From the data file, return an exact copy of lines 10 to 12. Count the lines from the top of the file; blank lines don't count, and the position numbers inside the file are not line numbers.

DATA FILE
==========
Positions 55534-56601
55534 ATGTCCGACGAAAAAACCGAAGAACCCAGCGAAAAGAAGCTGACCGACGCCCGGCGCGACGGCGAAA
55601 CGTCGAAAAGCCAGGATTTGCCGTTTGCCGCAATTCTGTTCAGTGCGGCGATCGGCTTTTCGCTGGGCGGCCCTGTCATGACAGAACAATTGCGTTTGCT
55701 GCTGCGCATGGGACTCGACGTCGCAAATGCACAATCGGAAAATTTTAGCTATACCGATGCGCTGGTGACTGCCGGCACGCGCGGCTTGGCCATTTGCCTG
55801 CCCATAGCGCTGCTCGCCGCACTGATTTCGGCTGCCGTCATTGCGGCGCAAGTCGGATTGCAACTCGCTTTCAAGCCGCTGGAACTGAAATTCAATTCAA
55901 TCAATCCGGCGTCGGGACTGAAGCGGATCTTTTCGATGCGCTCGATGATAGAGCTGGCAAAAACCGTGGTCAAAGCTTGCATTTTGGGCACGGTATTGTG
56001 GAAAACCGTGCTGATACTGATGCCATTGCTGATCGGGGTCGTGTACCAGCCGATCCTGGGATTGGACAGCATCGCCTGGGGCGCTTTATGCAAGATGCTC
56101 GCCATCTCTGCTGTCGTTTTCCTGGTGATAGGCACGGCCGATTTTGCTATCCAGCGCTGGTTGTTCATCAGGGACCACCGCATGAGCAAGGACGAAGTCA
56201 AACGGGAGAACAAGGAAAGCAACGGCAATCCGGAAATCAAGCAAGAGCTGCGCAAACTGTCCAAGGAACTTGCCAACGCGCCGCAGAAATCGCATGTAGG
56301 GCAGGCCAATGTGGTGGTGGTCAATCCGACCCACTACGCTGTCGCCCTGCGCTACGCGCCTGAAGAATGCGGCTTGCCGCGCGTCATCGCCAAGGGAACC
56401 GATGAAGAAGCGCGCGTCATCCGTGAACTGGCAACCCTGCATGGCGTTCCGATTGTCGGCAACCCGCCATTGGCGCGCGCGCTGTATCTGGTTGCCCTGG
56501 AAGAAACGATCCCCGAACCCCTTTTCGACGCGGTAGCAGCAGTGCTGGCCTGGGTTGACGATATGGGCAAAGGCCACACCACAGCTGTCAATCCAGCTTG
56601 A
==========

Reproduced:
56301 GCAGGCCAATGTGGTGGTGGTCAATCCGACCCACTACGCTGTCGCCCTGCGCTACGCGCCTGAAGAATGCGGCTTGCCGCGCGTCATCGCCAAGGGAACC
56401 GATGAAGAAGCGCGCGTCATCCGTGAACTGGCAACCCTGCATGGCGTTCCGATTGTCGGCAACCCGCCATTGGCGCGCGCGCTGTATCTGGTTGCCCTGG
56501 AAGAAACGATCCCCGAACCCCTTTTCGACGCGGTAGCAGCAGTGCTGGCCTGGGTTGACGATATGGGCAAAGGCCACACCACAGCTGTCAATCCAGCTTG